Back! Back! Back! Our occasional series of Lovely-pictures-without-a-remit. And here’s a TV tie-in! We present a lovely behind-the-scenes still from the 1975 THE GOODIES episode ‘Bun Fight at the OK Tea Rooms’, as shown on BBC on Wednesday.Read More
Posts Tagged With 'Bill Oddie'
Altogether now: “Kids’ book!” Well, in many cases yes, but what a kids’ book! The first comedy TV tie-in to fully capitalise on the ‘warped Eagle annual’ format that Monty Python’s Big Red Book inaugurated, The Goodies File settled into its new habitat with alarming gusto. Compiled by all three Goodies (unlike the series, which was mainly a Bill and Graeme production), the brown-covered File followed the ‘random scrapbook’ format of the Python templates (with invaluable visual input from designer Anthony Cohen) and gave it an admittedly slight sitcom-like overall ‘plot’ – in this case the determination of Edna Tole (Mrs), the lady who ‘does’ for our intrepid trio, to fit them up for the tabloids as a bunch of ne’er-do-well ‘coots’, and cop a fat cheque from publishers Weiden, Feld and Nicolson (‘a song, a smile, and amazing stunts with a grapefruit!’) in the process.
The stage is set for an assortment of as-it-occurs-to-them daftness: a lurid home-printed promotional booklet for the ‘anytime, anyplace, anywhere’ outfit; a ‘dress your own Goodies’ cut-out doll tableau (complete with ‘Tim’s sensible shoes’, ‘Bill’s tasteful trousers’ and ‘Graeme’s impressive shirt’); the story of the smash-hit musical Super-Pope; a good hundredweight of OBE references, and Bill’s bird-watcher’s guide with over-defensive foreword (”There’s nothing weird about me, you know [...] STOP GETTING AT ME. OR I shall CRY.’)
It’s the early years of the Superchaps’ telly incarnation clapped effortlessly between hardcovers, and with its copious photostatted royal invitations ans secret plans (some scrawled on the backs of actual fag packets – ’20 Gut-rotters coke-tipped’), criminal records and notes from one Izzy Bent, it set the template for even greater, more intricate literary excursions that were to follow. At the time, it was the most Goodies-related fun you could have at the time without access to a VCR, a trandem, and the lease on a 6-legged pantomime dromedary costume. Will you please get off my desk?Read More
Perhaps Orson Welles isn’t a character who was ever firmly on the rails in the first place, but this peripatetic metropolitan sketch show is an oddball late-period project that stands apart even from all his other oddball late-period projects. Welles hooked up with the nascent Goodies to make a rag-bag of sketches called Orson’s Bag, which was then re-hashed a couple of years later as London – but was still never properly finished. The most famous section involves Tim Brooke-Taylor as a bowler-hatted reporter in perpetual search of Carnaby Street, bumping into assorted Welles characters – flower seller, Norman Evans-style old crone, Jimmy Edwards-esque bobby, slightly dodgy Chinese strip club proprietor, even a Morris dancer – in a fantastic Dick Emery-style tour de force. He even performs Bill Oddie’s One Man Band song. Other bits and pieces are more fragmentary – a beautifully shot scene in a cobwebbed gentleman’s club, with Welles as all four crusty members, has no soundtrack. Even in slivers, it knocks his Don Quixote project into a cocked hat.Read More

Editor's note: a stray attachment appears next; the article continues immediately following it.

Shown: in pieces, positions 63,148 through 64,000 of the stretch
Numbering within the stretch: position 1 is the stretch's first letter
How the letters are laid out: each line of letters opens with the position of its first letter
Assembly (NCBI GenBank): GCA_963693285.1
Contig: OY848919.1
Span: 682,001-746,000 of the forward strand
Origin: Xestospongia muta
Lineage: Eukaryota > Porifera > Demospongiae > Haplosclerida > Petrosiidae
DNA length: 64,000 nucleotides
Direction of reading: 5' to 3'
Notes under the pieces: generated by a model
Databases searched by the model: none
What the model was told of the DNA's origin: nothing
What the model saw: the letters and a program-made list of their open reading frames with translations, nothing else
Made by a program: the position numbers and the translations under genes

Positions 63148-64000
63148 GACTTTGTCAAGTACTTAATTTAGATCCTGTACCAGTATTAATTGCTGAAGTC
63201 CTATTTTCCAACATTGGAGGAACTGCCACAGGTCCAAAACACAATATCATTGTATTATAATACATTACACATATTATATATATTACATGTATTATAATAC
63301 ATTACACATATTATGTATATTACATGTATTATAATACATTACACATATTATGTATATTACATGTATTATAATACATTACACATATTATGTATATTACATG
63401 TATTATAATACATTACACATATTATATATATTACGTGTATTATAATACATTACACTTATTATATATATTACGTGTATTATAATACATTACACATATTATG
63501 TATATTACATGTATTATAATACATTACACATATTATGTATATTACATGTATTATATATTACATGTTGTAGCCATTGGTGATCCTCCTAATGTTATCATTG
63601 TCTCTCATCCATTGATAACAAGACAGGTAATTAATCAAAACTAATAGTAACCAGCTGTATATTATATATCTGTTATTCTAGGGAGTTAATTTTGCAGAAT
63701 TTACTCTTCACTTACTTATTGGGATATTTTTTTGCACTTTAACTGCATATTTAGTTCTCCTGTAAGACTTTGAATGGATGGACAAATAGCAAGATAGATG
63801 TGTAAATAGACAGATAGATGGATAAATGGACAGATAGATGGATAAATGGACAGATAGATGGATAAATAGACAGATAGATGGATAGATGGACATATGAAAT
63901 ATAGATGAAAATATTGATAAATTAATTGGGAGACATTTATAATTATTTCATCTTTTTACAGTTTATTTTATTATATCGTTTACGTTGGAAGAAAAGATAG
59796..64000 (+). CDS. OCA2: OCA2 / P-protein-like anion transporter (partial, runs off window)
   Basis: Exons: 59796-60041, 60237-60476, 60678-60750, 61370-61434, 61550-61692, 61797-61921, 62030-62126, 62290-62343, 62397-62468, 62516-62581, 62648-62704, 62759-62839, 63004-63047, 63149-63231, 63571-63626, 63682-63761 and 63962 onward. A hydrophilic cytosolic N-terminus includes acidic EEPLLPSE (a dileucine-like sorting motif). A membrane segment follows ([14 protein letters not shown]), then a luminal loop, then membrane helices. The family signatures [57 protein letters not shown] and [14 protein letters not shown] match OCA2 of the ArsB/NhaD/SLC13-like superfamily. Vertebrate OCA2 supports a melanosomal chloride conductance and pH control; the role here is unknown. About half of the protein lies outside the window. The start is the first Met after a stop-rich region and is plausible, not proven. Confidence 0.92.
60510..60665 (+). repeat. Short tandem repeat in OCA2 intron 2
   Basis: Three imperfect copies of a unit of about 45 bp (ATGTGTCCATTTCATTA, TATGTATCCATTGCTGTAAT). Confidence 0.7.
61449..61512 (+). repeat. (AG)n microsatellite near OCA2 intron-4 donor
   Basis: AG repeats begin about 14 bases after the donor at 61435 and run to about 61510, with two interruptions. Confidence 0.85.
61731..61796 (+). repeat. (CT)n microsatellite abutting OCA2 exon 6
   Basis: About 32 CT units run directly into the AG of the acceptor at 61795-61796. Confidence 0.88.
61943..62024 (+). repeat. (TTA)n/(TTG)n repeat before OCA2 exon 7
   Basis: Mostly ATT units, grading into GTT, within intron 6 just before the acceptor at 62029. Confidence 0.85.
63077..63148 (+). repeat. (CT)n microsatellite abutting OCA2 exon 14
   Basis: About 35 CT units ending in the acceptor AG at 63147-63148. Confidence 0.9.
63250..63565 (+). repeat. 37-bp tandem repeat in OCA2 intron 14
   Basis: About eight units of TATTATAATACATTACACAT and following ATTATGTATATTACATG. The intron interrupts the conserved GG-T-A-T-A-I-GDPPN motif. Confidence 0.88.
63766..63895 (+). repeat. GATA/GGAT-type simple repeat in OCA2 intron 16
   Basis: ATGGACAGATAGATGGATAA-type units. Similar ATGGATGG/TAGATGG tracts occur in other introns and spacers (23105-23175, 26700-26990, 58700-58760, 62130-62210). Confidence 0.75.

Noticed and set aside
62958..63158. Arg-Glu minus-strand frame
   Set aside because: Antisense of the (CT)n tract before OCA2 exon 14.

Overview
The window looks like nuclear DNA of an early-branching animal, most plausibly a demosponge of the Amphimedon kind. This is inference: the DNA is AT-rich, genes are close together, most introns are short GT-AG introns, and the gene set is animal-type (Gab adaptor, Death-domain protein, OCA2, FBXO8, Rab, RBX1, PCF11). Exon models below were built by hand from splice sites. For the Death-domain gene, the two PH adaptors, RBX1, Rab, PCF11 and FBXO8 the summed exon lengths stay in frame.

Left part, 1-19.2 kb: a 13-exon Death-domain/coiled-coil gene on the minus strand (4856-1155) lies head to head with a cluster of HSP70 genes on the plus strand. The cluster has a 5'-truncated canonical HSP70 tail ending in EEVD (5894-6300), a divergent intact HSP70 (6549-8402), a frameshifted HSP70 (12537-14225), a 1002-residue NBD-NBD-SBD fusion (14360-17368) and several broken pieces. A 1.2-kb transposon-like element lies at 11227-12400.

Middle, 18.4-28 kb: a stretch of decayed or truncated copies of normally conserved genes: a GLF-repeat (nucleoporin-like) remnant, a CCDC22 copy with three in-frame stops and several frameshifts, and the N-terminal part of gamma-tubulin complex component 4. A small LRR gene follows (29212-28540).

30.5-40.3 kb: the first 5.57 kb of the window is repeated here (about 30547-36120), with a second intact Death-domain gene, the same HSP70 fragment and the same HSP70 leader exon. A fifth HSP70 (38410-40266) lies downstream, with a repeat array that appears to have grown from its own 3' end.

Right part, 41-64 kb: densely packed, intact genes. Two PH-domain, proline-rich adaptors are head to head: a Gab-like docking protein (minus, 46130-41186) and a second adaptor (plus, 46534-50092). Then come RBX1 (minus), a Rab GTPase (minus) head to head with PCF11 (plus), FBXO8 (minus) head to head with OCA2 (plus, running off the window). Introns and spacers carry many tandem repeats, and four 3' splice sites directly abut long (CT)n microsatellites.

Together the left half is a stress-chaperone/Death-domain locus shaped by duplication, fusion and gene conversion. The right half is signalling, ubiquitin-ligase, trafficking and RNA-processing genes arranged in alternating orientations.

ODDIE ALERT! The blathersome Bill, clearly with a few leftover FROM THE TOP scripts kicking about, cobbled together this “kids – they’re crazy!” effort starring himself as a, ahem, ‘Do-Gooder’, joining forces with four kids, one of whom was IAN “DA BUNGALOW” KIRKBY, to form the titular ensemble.Read More
THE GOODIES decide to regroup after numerous solo efforts to “recreate the magic”. A suitable vehicle is searched for to best deploy their many talents. Instead, they end up doing silly voices for this plodding cartoon Batman pisstake of the long-extinct Nutty comic. Tim does Eric, resident of 29 Acacia Avenue and soft fruit fancier; Graeme does what happens when Eric eats a banana; Bill does wise-talking crow and Oirish police comissioner. Laughs fail to follow.Read More
“WHERE DO BIRDS GO TO DIE?” “Was ration Britain a better Britain?” These and other profound – well, profoundly pointless – questions were ostensibly “received” by hosts BILL ODDIE, BILLY BUTLER and WENDY LIVESY/DEBBIE RIX from the public. Classic 80s set found them all perched on chrome stools in front of a tittering audience who were promptly terrorised into silence during a “serious bit”, i.e. JOHN NOAKES coming in to blub that Shep had died. “Gimme fax!” yelled the theme tune, dementedly. Give us Erinsborough, yelled the nation.Read More
WAS THERE NO WAY to keep the lesser talented Oddie off the screen in the mid-80s? No. Here he was again, writing, starring and musically-embellishing (of course) in kids sitcom depicting goings-on at Jolly Theatre Stage School. Which (of course) is far from jolly. Especially when Bill – William Worthington, 43-year-old bank manager – turns up to enrol. Much pratfalling and caterwauling ensues. And that’s just from Bill. Other characters included Polly Jolly and Wayne Layne. Couldn’t he be bothered to have thought up different sounding ones?Read More
BILL ODDIE again. This regional TISWAS replacement (see also OUR SHOW) didn’t exactly have legs. Oddie wore yellow waistcoat and boots. “Banana”, you see? They had an audience. They had guests. “It’s the Saturday Banana…” Notable (well, relatively) for containing the first TV appearances of METAL MICKEY in a pre-Dolenz series form. Presumably he just stood about saying “boogie boogie boogie” to Oddie. The shadow of Maidstone, ME15 6RS loomed. Set featured a 30ft tall fibreglass banana, sat phallus-like vertically in the air, almost level with the main road.
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